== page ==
Another building, aligned north-south and located nearby to the west of the previous building was also a substantial structure constructed with dry stone walls measuring approximately 12.20 m by 7.60 m.  This building was only partially excavated, but showed that it probably also contained a plastered internal wall; pottery dating to the Thirteenth and Fourteenth Centuries was also found.  Given the buildings size and that it was probably plastered internally its possible that someone of more means than the average serf lived here.  Once again from the pottery evidence we can infer a terminus post quem of no later than the Fourteenth Century. 

Located close to both buildings and near the Cold Brook stream were the remains of a corn drying kiln.  Kilns of this type would have existed in every village in Glamorgan as agriculture was a key element to the local economy. This kiln consisted of a circular pit with flue and like the houses contained fragments of Thirteenth and Fourteenth Century pottery.

The remaining archaeology is located on the south-east side of the church with much of it being covered/destroyed by modern housing making interpretation difficult.  For example, the remains of two medieval buildings were examined near Collard Crescent but due to the extant remains being but a tiny portion of the overall structure and the confusing sequence of features encountered, conclusions that could be drawn from these remains were limited. Four buildings examined near Marloes Close suffered from similar conditions, namely the fact that only a tiny portion of their structure was available for examination, all of these buildings however were thought to be dwellings.

Another, more complete medieval dwelling, was excavated near the Ffynnon John Lewis well, which like most of the other buildings, had been robbed of its stone.  Internally the building was divided into two parts, with the inner room containing a clay floor and a stone lined hearth adjacent to the wall; the hearth measured just under 1.00m.  The outer room also contained a clay floor and contained a slab lined drain which emptied outside a doorway located within the west wall.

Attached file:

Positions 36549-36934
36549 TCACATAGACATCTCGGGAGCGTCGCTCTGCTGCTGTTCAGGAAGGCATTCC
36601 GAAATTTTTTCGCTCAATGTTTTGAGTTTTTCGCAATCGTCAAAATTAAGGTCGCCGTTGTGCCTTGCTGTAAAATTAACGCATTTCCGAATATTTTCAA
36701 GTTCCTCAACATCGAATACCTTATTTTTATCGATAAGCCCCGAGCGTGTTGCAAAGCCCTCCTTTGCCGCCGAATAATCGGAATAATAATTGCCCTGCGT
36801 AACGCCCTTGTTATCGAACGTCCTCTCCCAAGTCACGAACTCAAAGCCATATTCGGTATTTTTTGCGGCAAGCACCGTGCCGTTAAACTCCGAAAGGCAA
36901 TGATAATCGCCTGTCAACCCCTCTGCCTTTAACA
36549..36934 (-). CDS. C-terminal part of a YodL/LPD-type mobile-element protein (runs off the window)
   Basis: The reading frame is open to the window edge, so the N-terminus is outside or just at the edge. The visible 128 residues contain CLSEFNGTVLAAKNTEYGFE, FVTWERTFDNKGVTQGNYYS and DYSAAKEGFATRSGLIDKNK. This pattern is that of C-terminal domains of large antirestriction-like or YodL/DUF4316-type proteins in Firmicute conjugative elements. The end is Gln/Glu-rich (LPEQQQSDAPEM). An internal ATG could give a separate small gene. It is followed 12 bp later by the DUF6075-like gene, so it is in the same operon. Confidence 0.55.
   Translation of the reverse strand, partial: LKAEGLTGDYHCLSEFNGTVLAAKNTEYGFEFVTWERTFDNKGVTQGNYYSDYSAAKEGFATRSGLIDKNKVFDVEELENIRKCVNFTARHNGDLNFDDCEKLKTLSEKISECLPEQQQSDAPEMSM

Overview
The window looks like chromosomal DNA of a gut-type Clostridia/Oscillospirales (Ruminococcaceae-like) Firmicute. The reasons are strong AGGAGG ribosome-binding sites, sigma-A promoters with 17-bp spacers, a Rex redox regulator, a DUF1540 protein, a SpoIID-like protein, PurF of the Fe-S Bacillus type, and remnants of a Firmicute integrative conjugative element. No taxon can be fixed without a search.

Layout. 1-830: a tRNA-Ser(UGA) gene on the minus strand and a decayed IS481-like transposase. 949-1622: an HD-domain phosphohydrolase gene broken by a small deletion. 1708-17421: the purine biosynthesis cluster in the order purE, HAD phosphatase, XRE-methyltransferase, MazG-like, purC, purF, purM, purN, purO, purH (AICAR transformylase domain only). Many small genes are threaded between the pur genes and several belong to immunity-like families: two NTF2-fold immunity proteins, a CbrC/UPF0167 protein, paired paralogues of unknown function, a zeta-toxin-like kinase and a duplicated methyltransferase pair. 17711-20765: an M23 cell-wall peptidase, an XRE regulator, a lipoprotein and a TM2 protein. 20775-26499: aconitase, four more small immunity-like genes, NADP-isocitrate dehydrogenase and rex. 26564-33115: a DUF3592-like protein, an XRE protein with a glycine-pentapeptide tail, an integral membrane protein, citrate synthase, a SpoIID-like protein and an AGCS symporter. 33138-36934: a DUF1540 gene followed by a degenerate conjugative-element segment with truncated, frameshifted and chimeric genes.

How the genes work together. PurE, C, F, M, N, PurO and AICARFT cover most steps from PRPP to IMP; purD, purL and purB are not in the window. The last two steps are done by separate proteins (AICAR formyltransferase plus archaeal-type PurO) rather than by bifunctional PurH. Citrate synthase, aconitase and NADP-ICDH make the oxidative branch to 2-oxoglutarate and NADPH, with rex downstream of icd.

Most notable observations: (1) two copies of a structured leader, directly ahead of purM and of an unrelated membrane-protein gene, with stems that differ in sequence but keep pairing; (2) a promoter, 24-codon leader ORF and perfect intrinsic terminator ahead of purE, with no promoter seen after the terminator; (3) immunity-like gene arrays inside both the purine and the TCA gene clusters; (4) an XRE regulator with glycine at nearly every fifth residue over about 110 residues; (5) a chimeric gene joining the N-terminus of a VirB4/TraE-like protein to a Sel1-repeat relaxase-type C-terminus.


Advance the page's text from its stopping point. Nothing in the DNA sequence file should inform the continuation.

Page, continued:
Of the utilitarian buildings examined there existed the remains of a barn, this structure was located near to the four medieval dwellings on Marloes Road.  This building probably served as an outbuilding related to one of the nearby dwellings; once again, Thirteenth to Fourteenth Century pottery was found in the vicinity, and interestingly, a spur rowel.

Near the barn structure were located the remains of a forge, like many of the other buildings, it had mostly been destroyed. Finally, the remains of a substantial building were uncovered in close proximity to both barn and forge; this building, measuring 12.30 m by 6.00 m, contained a keyhole shaped oven or kiln, leading archaeologists to deduce that as well as serving as a residence this building might also have served as a bake house.  Pottery of Thirteenth and Fourteenth Century date was also found here.

All of the buildings examined thus far at Merthyr Dyfan showed no evidence of being occupied beyond the Fourteenth Century.  This is no surprise, as the catastrophic events of this point in time such as plague, famine and war, hit Wales hard and killed much of the population.  Excavations at the nearby villages of Barry and Cosmeston have confirmed the velocity and severity of these events as none of the buildings examined thence showed any signs of occupation beyond the Fourteenth Century.

(Depiction of an innocent being molested by plague dating to the mid Fourteenth Century.  Medieval society was at a complete loss to explain let alone to combat the various epidemics that swept across Europe)

At Merthyr Dyfan there was however one possible exception. One building showed evidence of being continuously occupied until the Eighteenth Century.  The building, also located next to the Ffonnon John Lewis well, showed a stratographic sequence of three floor levels, the lowest being of clay and almost certainly medieval in date, the second consisted of a cobbled surface set in clay, and the final layer being composed of limestone flags and of probable Eighteenth Century date; this building is incidentally shown on an estate map dating to 1783.

The assemblage of metal detected finds is of particular interest and comprises a completely new resource unavailable via conventional archaeology.  The spatial distribution appears to have been restricted to a small area located in the field immediately west of the church of St Dyfan and St Teilo, which was most probably the site of one of the many village fairs that occurred in Merthyr Dyfan throughout the medieval period.  Most of the finds consist of coins and are represented by penny, half-penny and farthing denominations which would have been used for small transactions.  The earliest coin in the assemblage is a half penny coin of king Stephen (1135-54) which was minted around the middle of the Twelfth Century, nearly a full century before the earliest written evidence and architectural survivor at Merthyr Dyfan; however, coins during the medieval period tended to be in circulation for a long time with this example being very worn making it very unlikely that it was lost at the time it was minted.  The majority of the coins in the assemblage however date from the early Thirteenth through to mid Fourteenth Centuries thus reflecting the earliest written, architectural and archaeological dates giving us a neat terminus post quem of early Thirteenth Century for the genesis of Merthyr Dyfan.